I’ve been doing some self-reflection lately about what is important to me about this work, and I keep coming back to the idea of acceptance. This is so important to me that I have a mission statement with the sentence: “Everyone deserves acceptance.”
One of the pioneers of this field, Carl Rogers, posited the idea of unconditional positive regard– that is, that the therapist responds to the client with complete, loving acceptance. And yet, most people come into therapy wanting to change something about the way they behave, feel, or think. In Rogers’ thinking (and mine!) change and full acceptance are not incompatible- in fact, acceptance is a necessary ingredient for change. It’s my hope that in experiencing positive regard from me, you’ll gradually be able to cultivate self-acceptance.
Many people believe they need to be harshly self-critical in order to change. My clinical experience leads me to disagree. Shame and self-criticism sometimes feel productive, but very little lasting change comes from shame. Most of us have had one or more habits in our lives that we try to self-berate ourselves out of doing and that white-knuckle, miserable approach may work temporarily but rarely lasts.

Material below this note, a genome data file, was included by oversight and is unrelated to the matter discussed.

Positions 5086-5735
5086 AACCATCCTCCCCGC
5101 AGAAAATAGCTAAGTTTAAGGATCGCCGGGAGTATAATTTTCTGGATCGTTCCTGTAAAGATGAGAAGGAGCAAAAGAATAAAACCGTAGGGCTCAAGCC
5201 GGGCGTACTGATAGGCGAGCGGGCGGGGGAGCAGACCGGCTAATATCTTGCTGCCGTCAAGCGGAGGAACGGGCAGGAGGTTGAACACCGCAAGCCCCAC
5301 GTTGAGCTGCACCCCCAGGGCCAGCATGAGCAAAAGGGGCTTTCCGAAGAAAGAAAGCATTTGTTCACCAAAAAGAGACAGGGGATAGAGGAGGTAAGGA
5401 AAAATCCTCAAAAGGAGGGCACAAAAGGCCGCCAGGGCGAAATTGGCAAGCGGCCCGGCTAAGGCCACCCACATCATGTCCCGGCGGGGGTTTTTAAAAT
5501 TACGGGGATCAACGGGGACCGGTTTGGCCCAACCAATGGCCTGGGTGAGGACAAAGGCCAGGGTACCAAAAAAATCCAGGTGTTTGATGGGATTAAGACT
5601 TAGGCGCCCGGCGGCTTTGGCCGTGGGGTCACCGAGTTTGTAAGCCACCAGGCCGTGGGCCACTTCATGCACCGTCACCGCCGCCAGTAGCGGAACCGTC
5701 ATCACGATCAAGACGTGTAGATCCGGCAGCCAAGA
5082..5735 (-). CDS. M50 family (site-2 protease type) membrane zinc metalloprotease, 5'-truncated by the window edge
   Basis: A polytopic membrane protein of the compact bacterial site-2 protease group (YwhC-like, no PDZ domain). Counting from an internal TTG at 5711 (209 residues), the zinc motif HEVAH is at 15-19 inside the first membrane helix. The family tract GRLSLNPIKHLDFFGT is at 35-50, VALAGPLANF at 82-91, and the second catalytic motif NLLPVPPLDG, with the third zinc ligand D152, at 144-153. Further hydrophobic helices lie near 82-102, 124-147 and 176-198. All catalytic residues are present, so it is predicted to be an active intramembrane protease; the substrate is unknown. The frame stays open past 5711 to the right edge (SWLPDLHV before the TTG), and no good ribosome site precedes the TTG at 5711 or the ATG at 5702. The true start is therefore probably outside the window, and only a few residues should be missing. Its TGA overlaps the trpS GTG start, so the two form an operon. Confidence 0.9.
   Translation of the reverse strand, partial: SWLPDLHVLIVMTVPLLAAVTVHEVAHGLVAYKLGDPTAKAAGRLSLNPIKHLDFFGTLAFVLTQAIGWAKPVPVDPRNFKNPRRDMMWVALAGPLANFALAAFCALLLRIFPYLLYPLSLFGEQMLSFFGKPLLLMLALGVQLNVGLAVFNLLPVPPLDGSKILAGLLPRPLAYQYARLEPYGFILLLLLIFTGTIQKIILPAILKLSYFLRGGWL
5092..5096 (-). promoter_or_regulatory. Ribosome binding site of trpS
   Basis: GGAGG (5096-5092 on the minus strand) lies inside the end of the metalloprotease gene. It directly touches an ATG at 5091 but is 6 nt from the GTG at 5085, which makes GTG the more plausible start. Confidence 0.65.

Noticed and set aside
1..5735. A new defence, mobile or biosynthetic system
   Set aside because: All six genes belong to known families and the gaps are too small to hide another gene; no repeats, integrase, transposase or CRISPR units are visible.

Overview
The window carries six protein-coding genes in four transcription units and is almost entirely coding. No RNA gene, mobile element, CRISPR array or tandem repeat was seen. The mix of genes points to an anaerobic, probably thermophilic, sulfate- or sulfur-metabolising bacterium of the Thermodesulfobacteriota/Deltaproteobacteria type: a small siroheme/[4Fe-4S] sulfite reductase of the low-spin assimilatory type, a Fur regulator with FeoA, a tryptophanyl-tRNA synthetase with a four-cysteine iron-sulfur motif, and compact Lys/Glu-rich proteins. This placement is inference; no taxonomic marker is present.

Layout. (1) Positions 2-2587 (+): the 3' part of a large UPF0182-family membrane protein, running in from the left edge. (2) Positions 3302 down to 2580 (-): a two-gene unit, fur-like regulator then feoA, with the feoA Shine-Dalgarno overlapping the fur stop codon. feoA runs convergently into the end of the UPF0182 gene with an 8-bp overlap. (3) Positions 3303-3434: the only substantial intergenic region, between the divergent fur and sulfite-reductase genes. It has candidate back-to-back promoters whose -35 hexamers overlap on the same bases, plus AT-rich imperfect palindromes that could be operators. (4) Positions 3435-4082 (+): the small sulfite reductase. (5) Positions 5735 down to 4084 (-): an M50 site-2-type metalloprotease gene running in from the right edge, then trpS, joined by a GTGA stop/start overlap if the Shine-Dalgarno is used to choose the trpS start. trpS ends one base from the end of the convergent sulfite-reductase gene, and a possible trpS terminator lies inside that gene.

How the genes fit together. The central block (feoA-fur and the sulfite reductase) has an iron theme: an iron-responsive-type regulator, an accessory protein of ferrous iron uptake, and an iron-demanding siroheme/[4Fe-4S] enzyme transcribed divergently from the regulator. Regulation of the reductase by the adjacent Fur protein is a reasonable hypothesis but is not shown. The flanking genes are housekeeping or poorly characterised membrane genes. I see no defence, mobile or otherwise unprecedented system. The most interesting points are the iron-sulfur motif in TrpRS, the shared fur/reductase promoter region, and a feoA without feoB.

Self-acceptance does not mean you are okay with everything about yourself and have no desire to change. Not at all. In fact, accepting yourself means embracing all the things you don’t like about yourself and the reasons they exist.
Let’s say you hate the way you snap at your partner after a long day. After you snap, you feel guilty and awful, because you want to be a better partner than that. Self-acceptance doesn’t mean you just drop the guilt and say shitty things left and right. It does mean that you acknowledge that you’re less loving when tired or cranky or dehydrated or off-center. It means you appreciate that you’d like to be better. It means you make a realistic plan for how to be better and what to do when it happens anyway.
So the next time you snap at your partner, you take a deep breath. You acknowledge that you had some feelings that were not well-cared-for. You sit with the disappointment. You may apologize to your partner, able to sit with their frustration or hurt as well.
In short- self-acceptance broadens your capacity. You can do so much more from a place of ease and self-love than from shame.
Doesn’t that sound amazing? Let’s work together to create a field of acceptance and growth- book a free intro call with me today.